To learn about natural healing, I choose a homestay with Dona Lucia in Nicaragua. Call her a curandera, herbalist, or a campesina. Clearly, Lucia understands the value of nature as medicine. We relate. First, I believe in natural healing. For example, I have great respect for the Ayurvedic, Traditional Chinese Medicine, and Indigenous teachings.
Secondly, I am an advocate of plant-based diets. In these remote mountains, families eat mostly organic vegetarian foods. They aren't following trends. Rather, they are self-sufficient.
They respect their farm animals. Actually, Lucia's husband milks their cows daily. And, with the several buckets of milk they get, daily, they make their own cheese. Due to no refrigeration, cheese is consumed quickly.
As a result, Lucia's typical plate has rice, beans, fresh tortillas, plantains and cheese. At times, she may add a bit of vegetables or chicken. What's more, thermoses of coffee and herbal tea stay on the table all day.
Their water comes from a well. Likewise, light comes from solar panels. These homes have no outlets. Nor, flush toilets. Yet, they have large rooms with beautiful plants and trees surrounding them.
Interestingly, while Lucia and I come from different backgrounds, many of her natural healing recipes are similar to mine.
Spinach. My body craves spinach. Lucia says that it's good for the blood and circulation. I know I need circulation boosts.
Basil. Lucia makes a compress out of basil. She adds cedar, basilica and garlic for bruises or body pains. Basilica, she says, is good for the nerves and low blood pressure/fainting.
Cilantro helps restore the levels of iron in the blood, she says. It's also good for colic. Ayurvedically speaking, cilantro is a great balancer for the doshas. I add it to all my juices and smoothies.
Ginger. Hands down, this one of my favorites. I make fresh ginger lemon tea, daily. In my book, it's good for the thyroid and digestion. It's also a good dosha balancer, particularly for those with tendencies for respiratory issues. Not surprisingly, Lucia uses it for digestion, plus coughs.
Licorice. Ayurvedic wisdom says licorice pacifies vata and pitta. Among other things, it is an expectorant. Lucia claims that it is good for the throat. In particular, for people that are feeling hoarse.
Absinth (Wormwood). Not as common as some of the other herbs, this is one Lucia likes for internal and external infections.
Lemongrass. I once interviewed someone about the healing qualities of lemongrass, according to traditional Thai beliefs. While it tastes great in stir fry, the essential oil smells wonderful, too. In India, not unlike in Thailand, lemongrass is credited for healing many disorders. Lucia says it's good for de-stressing. Once stress is managed, you can minimize other dis-eases.
Epazote. Native to Central America, this herb is believed to be beneficial in the treatment of parasites. Lucia says it's also good for cramps.
Altamisa/Mugwort. This is your PMS relief, according to Lucia. Similarly, Ayurveda says it's good for the uterus, and hormonal cramping or discomfort.
Valerian. Lately, valerian is popular in the Western world. Many enjoy valerian essential oil to help them sleep at night. Ayurvedic recommendations for valerian include to ease the nerves and promote blissful sleep. It's also suggested to help skin, digestion, and balancing of the doshas. So, it's not surprising that Lucia uses this herb for insomnia and nerves.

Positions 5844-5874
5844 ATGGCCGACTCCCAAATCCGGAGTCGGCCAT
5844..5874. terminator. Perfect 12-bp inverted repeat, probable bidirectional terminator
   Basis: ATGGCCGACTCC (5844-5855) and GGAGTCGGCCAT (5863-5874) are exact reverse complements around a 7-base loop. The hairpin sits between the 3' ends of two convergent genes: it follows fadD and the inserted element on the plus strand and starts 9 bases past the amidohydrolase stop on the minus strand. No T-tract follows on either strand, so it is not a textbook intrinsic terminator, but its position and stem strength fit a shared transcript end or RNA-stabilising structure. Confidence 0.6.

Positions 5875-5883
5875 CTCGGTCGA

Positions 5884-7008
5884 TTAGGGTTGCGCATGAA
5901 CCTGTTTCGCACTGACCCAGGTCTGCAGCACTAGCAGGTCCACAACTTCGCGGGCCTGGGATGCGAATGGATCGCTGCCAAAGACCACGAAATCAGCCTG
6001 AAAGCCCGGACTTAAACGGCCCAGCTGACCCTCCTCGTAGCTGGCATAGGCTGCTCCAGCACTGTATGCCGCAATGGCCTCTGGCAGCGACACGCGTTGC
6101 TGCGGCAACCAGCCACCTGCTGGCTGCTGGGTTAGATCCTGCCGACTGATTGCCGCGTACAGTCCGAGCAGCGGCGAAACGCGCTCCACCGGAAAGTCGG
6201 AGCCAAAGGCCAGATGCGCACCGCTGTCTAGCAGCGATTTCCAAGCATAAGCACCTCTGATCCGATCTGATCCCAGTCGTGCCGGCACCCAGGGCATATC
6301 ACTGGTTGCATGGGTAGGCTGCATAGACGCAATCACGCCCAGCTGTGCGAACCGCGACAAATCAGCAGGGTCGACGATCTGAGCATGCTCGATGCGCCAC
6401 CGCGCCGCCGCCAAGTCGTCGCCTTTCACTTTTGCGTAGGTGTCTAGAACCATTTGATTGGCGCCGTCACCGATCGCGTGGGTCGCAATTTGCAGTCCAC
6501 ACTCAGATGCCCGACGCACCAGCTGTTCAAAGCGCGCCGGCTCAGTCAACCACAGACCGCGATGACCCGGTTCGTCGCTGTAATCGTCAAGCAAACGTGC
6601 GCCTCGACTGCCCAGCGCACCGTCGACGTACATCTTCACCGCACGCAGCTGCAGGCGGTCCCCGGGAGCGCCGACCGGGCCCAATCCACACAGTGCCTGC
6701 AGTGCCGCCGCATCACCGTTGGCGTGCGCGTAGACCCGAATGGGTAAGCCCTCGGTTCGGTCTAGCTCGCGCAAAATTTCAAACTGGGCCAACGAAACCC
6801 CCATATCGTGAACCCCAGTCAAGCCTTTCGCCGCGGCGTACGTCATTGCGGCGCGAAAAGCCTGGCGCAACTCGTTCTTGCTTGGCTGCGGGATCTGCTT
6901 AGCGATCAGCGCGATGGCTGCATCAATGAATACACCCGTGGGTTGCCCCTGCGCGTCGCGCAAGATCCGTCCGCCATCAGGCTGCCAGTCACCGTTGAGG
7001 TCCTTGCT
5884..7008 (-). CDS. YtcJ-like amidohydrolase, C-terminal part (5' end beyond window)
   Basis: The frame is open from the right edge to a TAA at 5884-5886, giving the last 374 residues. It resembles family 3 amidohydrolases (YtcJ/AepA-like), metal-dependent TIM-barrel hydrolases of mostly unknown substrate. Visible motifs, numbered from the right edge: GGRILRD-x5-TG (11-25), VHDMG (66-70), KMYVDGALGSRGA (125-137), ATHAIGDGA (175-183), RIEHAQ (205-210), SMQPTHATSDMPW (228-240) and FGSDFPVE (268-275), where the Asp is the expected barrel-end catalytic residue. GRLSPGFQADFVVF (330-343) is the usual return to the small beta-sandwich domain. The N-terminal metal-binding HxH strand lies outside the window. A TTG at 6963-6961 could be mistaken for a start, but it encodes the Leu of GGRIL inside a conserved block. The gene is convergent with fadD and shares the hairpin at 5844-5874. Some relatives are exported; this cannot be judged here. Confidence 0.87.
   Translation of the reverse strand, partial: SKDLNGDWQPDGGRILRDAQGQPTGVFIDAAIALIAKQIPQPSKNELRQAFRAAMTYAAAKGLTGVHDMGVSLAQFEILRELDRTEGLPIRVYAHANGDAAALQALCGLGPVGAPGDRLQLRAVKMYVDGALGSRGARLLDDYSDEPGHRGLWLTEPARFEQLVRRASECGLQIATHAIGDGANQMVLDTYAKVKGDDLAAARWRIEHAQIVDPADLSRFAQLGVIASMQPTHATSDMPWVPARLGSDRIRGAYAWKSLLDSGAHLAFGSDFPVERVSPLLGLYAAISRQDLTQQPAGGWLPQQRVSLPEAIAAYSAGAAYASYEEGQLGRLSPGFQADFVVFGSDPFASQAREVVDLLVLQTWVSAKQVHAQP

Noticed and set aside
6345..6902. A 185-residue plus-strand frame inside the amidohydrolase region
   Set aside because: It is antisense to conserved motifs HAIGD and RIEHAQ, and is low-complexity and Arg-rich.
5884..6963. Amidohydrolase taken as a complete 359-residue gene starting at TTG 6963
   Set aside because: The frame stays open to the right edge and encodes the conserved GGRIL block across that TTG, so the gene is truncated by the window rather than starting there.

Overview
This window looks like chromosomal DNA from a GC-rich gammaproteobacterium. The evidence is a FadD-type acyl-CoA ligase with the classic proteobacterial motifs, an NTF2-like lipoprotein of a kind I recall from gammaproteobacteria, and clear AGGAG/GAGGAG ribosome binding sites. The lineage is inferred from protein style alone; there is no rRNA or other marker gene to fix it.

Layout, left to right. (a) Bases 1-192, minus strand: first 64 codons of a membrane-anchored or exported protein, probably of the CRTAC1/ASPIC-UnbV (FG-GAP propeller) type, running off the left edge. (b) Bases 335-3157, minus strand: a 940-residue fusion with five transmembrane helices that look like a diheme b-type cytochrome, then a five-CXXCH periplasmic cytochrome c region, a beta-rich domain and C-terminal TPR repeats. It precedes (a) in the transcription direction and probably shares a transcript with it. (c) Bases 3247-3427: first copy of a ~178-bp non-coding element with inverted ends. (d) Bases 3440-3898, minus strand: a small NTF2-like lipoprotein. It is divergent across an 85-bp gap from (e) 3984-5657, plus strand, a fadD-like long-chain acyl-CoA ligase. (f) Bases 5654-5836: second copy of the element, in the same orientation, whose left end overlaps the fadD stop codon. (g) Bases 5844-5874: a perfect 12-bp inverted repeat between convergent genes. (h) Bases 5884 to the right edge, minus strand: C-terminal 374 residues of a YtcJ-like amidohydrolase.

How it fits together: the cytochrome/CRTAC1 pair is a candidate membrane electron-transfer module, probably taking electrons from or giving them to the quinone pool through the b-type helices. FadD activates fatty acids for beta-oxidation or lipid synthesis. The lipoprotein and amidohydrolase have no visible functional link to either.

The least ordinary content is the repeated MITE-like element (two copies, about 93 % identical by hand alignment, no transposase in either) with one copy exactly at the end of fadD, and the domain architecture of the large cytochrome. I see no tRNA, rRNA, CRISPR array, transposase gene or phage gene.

In the mountains where Lucia lives, nothing is wasted. They buy their own rice and oil, but most everything else is from their farm.
Lucia and her husband give the bad corn kernels to the livestock to eat. The corn ears are used as firewood in their wood-burning stove.
They use all parts of plants. For example, Lucia takes resin from the banana root and infuses it in hot water to treat diarrhea. The leaves of oranges, along with many other fruit leaves, are used to flavor herbal teas. Plus, they provide medicinal oomph.
Orange. This one, according to Lucia, is good for balancing the nerves. She also says it's good for pregnant women.
Guarumo. Here's another example of taking leaves of a Mesoamerican tree for medicinal uses. Lucia suggests soaking the guarumo leaves in hot water and making compresses. These are good for intestinal woes like colitis.
Dandelion. These nasty weeds are getting popular among the natural healing crowds. Lucia recommends it for anemia. Not surprising, it is loaded with vitamins and minerals, including iron. In Ayurveda, dandelion is said to help balance the liver and blood. Dandelion tea is especially appropriate for counteracting pitta imbalances.
Mango. Lucia uses mango leaves for teas, compresses and bathing. She says it's good for inflammation. I add fresh ginger to my home-made mango juice. With cilantro, it's refreshing and balancing for the doshas.
Guava. I have an extreme dislike for cough syrups. Primarily because they have a high alcohol content. Fruit leaf tea seems more soothing. Lucia says it works, and that it's also good for nausea and vomiting. According to TheAyurveda.org, guava is good to reduce phlegm. And, "Since, 1950s the leaves of Guava tree is used as a potential medicine to cure many diseases like Diabetes, cholesterol and heart problems."
Limonaria. Here's another leaf that shouldn't be discarded. Lucia says it can be used for toothaches. Of course, a dentist is the best fix. But, when you're isolated in the mountains, you need first-respondent natural healing care even more.
Jocote. This is a Central American fruit. Lucia takes the leaf and grinds it up. Then, she adds it to the juice, with lemon, to soothe ulcers.
Cinnamon. Beyond the sticks, Lucia says the leaves are good in tea for pregnant women. She often mixes them with fruit leaves.